The Editors Write: If one’s seeking signs of health among the country’s surrealist and post-modern movements, one need only train one’s eyes westward. Southern California, for reasons that remain mostly inexplicable, remains a hotbed for surrealist poetry, and few approach it with as much verve and flair as Jaimes Palacio. Palacio is the sort of surrealist who eschews willful strangeness in favor of presenting a world that is simply odd the way it is, drawing focus to bizarre details that most around him have long filtered out. Palacio’s world doesn’t make sense, and he doesn’t pretend otherwise. Moreover, he looks into the madness for the thin strands of humanity running throughout, turning what could be word salad, an empty puree of pop culture imagery, into something overflowing with compassion, outrage and humor.
Rod Serling Is Not An Artichoke in the Twilight Zone
by Jaimes Palacio
What we know is often sin baby.
There are planes and trains to catch.
Bruises to hand out like business
The sick man falls like a tornado.
Falls in love like friendly fire.
He misses you like bullets miss
The monsters are due on Elm Street
and they have pre-empted my favorite
program; the one that blinks and drops
time in it’s titles.
We are all vegetable or mineral, in these
shallow ponds. This is just a toyboat life
and that mountain is the face of a child
who has been spoiled beyond redemption.
That man in the dapper suit is not anything
ugly. The narrator of this story is not an artichoke.
An angry clock or a bowl of bees.
He is not a pig nose they call beauty. He is not
an airplane running out of fuel over a prehistoric land. Or
a Talking Tina doll. He will not threaten to “kill you.”
The monsters are due on Elm street but they are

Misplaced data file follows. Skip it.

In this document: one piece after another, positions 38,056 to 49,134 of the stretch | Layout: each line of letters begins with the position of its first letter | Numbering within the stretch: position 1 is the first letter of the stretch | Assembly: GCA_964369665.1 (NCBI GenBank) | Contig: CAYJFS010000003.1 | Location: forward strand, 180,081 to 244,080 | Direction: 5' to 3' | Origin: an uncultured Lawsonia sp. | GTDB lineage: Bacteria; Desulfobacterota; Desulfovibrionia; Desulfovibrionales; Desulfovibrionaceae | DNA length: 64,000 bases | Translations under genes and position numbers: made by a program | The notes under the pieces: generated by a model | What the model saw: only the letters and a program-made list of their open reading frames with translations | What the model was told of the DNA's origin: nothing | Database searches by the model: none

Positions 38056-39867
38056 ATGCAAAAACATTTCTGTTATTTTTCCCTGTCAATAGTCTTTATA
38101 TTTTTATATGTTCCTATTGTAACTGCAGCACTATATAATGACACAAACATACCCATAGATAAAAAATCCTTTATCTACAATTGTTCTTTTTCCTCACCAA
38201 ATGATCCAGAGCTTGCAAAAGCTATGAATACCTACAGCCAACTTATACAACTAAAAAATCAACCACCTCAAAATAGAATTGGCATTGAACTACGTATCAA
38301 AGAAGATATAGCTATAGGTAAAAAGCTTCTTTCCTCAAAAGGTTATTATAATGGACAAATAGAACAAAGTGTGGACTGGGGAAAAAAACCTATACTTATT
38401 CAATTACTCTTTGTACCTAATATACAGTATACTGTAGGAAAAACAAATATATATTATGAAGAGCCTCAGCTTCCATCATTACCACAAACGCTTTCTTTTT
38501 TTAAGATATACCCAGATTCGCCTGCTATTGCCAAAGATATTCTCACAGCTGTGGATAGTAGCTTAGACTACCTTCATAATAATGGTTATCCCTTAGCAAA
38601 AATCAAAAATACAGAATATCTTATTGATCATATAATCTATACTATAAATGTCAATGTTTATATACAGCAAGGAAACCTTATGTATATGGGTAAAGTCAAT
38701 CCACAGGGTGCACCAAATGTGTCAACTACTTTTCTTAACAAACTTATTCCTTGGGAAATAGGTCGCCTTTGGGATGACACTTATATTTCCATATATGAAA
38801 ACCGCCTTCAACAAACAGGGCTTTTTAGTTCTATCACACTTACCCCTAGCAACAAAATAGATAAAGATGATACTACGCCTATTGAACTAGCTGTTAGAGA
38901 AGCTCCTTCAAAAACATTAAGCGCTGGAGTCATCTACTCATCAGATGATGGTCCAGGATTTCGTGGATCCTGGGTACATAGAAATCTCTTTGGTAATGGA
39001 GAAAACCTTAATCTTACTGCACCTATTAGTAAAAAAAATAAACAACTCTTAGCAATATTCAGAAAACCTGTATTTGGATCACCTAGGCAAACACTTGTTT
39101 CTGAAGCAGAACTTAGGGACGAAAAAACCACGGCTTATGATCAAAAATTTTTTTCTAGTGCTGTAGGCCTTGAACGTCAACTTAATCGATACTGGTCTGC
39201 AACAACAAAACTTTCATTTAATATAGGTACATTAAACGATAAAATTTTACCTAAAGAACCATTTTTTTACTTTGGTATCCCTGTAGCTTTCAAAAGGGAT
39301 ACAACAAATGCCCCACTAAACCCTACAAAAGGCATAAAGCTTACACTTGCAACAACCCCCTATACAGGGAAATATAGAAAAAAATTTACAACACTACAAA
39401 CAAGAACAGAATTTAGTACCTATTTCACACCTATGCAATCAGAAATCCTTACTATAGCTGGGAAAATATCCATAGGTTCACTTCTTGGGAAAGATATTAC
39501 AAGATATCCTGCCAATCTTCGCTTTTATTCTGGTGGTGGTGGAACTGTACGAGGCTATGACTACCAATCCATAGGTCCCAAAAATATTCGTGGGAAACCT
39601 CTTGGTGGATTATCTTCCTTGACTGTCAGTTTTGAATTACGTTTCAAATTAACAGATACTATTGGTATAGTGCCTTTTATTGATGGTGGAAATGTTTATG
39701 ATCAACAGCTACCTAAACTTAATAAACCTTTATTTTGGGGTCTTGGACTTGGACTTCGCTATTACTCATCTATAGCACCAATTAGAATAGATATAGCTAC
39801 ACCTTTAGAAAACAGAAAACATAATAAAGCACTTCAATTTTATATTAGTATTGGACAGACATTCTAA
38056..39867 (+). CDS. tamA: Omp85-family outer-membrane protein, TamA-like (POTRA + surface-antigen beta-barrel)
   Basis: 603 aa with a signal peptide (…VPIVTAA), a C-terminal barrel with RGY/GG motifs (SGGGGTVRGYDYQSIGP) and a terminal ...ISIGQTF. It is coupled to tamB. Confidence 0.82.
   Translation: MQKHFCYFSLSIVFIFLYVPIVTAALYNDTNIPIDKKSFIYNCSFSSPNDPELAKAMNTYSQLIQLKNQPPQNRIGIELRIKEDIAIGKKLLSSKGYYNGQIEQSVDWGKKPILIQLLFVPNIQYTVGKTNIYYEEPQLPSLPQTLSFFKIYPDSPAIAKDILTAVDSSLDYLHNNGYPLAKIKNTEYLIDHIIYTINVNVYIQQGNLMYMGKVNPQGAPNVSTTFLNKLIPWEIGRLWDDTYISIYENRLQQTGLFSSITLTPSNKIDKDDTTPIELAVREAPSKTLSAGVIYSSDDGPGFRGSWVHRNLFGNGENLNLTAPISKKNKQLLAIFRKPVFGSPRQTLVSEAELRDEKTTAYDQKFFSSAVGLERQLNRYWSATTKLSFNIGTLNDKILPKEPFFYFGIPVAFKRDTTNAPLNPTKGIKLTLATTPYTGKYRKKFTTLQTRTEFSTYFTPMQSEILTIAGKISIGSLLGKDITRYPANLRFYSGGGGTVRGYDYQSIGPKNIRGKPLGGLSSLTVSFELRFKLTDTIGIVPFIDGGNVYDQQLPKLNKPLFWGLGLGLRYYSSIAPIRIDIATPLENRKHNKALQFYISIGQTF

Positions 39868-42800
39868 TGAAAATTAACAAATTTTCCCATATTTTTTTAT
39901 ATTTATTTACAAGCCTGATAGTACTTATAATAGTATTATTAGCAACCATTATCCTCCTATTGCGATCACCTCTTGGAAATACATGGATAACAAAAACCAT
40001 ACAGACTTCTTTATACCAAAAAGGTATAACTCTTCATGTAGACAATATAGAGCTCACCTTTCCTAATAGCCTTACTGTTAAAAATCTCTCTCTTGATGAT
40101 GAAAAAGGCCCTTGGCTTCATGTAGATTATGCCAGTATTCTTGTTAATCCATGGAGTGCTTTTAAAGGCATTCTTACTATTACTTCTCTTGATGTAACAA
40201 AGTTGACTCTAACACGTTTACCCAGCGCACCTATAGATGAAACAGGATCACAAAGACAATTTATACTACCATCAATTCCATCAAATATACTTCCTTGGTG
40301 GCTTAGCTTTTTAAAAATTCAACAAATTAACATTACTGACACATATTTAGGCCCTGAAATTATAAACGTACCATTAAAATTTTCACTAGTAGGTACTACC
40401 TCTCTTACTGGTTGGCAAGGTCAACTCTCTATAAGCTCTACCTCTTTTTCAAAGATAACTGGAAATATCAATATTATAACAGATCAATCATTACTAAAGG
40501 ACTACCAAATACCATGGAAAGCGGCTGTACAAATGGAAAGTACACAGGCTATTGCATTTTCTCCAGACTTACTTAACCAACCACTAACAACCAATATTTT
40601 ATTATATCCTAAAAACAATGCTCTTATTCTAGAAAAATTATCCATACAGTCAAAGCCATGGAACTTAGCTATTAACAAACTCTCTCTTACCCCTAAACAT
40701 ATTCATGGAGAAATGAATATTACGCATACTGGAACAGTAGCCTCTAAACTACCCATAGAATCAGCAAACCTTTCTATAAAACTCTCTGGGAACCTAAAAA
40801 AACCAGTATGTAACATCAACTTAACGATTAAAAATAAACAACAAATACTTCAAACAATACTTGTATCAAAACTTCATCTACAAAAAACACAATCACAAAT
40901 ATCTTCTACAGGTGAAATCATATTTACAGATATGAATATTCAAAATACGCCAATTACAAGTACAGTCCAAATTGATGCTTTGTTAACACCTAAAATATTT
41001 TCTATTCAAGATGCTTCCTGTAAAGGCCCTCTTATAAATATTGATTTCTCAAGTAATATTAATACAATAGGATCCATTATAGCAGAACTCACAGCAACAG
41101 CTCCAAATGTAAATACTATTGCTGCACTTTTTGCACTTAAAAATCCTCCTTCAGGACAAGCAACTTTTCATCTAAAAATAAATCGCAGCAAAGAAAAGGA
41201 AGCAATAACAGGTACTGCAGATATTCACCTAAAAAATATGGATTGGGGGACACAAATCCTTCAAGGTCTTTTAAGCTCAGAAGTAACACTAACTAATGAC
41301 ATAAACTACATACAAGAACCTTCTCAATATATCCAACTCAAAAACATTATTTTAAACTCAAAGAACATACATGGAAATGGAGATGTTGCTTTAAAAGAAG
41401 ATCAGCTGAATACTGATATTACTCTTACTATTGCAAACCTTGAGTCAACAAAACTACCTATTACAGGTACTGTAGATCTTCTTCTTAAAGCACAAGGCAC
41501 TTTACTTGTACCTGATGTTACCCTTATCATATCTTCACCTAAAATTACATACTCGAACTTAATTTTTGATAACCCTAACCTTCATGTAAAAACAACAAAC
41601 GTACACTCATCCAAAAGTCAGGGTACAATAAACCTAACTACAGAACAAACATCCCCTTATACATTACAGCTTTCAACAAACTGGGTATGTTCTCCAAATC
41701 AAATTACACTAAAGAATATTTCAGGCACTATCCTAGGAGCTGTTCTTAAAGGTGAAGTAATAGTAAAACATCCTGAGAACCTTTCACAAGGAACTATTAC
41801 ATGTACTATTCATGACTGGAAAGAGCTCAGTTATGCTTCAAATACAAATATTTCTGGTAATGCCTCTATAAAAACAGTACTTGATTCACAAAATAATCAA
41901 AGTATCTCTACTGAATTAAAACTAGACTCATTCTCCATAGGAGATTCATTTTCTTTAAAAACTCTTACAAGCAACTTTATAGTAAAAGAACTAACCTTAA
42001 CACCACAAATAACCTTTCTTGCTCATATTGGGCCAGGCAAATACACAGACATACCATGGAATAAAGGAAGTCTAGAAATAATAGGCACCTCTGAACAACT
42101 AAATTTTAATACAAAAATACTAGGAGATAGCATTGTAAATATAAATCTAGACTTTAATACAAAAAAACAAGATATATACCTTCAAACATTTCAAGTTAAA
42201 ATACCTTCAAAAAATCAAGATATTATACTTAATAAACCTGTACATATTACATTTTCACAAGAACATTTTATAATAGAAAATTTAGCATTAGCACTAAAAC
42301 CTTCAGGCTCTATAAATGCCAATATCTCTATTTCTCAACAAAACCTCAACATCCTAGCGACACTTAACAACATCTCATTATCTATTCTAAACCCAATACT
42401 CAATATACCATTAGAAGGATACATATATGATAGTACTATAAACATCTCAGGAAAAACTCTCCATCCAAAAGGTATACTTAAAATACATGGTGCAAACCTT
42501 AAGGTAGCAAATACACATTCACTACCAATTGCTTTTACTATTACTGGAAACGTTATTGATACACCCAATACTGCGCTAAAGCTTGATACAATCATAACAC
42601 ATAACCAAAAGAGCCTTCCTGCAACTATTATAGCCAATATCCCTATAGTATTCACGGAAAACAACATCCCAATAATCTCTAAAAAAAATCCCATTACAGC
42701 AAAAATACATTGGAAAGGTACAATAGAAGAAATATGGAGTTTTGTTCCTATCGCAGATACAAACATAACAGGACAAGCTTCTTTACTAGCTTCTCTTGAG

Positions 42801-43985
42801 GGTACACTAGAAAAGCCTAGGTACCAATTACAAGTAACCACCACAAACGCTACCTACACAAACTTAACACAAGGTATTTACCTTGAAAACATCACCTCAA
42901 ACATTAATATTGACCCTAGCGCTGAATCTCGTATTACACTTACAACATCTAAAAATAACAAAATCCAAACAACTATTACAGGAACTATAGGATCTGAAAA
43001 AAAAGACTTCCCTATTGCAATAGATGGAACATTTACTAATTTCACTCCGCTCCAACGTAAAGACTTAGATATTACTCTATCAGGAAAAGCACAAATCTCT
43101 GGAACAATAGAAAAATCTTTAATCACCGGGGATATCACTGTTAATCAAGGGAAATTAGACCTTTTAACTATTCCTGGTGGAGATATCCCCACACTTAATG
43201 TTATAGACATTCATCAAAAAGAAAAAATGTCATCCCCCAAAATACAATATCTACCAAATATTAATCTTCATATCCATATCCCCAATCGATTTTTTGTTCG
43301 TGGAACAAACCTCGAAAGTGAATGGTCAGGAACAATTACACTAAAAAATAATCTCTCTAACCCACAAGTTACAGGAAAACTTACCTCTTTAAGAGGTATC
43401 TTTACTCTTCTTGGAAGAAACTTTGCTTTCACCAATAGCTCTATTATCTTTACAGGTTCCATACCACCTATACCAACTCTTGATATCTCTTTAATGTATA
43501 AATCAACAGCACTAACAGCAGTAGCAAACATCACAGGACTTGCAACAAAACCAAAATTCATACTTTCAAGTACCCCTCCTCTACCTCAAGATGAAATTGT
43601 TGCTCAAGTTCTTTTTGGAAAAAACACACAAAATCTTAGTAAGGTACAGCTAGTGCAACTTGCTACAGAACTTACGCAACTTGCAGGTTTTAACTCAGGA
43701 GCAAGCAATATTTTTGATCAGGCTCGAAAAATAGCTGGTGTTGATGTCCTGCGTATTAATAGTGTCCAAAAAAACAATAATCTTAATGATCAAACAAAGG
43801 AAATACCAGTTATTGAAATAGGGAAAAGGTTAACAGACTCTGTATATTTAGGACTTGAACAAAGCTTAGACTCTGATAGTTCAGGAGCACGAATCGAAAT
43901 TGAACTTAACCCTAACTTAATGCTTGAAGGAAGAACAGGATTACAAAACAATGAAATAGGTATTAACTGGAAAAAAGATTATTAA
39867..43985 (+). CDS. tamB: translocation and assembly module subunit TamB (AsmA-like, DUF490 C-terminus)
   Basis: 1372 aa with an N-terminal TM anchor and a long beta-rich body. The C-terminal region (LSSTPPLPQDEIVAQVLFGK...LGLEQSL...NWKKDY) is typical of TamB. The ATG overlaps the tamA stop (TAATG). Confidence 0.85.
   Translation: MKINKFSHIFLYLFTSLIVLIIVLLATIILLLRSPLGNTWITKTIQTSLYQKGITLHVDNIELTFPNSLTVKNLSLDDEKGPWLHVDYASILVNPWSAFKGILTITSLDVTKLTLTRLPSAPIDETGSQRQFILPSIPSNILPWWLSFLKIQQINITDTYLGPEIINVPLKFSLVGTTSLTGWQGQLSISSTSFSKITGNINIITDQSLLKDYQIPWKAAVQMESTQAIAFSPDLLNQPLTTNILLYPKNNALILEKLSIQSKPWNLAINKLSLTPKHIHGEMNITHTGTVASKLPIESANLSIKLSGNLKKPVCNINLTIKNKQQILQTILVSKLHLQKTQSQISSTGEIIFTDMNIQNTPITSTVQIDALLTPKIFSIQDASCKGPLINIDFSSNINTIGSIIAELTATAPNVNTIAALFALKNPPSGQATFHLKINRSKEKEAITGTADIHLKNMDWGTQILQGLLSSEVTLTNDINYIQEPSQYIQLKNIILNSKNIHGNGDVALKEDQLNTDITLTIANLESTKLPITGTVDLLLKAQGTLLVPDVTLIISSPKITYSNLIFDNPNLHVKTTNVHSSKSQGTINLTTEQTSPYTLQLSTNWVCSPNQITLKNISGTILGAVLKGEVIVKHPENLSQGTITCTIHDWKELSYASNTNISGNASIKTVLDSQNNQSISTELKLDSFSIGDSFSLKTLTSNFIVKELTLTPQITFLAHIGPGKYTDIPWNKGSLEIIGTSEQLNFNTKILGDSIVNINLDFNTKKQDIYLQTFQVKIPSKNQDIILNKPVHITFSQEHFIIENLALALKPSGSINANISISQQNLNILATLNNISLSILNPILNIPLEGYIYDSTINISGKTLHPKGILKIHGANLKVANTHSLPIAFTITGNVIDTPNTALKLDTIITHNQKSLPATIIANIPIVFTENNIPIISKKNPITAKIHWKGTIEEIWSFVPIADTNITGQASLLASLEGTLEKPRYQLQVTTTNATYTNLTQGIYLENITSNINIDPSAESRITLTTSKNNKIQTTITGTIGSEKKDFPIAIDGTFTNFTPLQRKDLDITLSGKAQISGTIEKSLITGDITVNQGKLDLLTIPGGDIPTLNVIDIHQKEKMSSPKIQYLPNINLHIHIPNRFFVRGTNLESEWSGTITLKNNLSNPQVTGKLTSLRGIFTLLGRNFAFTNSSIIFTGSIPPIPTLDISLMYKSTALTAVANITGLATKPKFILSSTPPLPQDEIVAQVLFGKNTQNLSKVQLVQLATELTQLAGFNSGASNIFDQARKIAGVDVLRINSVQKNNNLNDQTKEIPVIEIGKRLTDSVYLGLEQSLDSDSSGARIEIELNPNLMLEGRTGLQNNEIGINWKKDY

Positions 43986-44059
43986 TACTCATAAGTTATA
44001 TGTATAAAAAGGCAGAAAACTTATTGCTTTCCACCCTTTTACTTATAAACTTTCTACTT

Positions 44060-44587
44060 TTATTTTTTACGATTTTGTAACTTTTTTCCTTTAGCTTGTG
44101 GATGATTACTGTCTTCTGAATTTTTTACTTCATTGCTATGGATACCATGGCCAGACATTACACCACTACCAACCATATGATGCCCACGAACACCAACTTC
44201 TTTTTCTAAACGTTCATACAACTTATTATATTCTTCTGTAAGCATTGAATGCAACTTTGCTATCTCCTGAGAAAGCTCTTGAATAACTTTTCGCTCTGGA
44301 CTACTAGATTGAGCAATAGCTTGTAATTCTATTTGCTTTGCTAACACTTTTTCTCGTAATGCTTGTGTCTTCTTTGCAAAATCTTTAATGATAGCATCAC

running late. Did you not receive their text? They
will be arriving shortly. Please put out some nuts.
The sick man howls into the ocean. We are all vegetable
or mineral. He cries “I am not!” The man in the dapper suit
is a reporter. The man in the dapper suit records seismic
disturbances. His cigarette is a baton to ward away monsters.
But monsters are due. They will arrive in a big, black,
S.U.V. with Florida plates. They will have Telly Savalas’
severed head as a hood ornament. They will scream like televangelists.
They will ban Gay Marriages and burn all the sick, sick, twisted boys.
Writes Palacio: “I have always loved and been intrigued by the great surrealists like Salvador Dali and René Magritte. I also have always held a deep respect and awe for writers that can blend these elements but have a deeply humanistic bent, like Rod Serling. Daniel McGinn manages to be a master of the surreal and yet, has always used this means to a humanistic end. He also can be quite funny. Outside of poetry, Daniel is just great people.”
In The Dark
by Daniel McGinn
Your family, in a tight circle
gazed across the fire ring.
Her hair was full of sparks,
her eyes were raw as onions.
The sand began to moan
and move beneath your feet
but you rode it like a wave.
Then the sky started falling
out of both sides
of her mouth.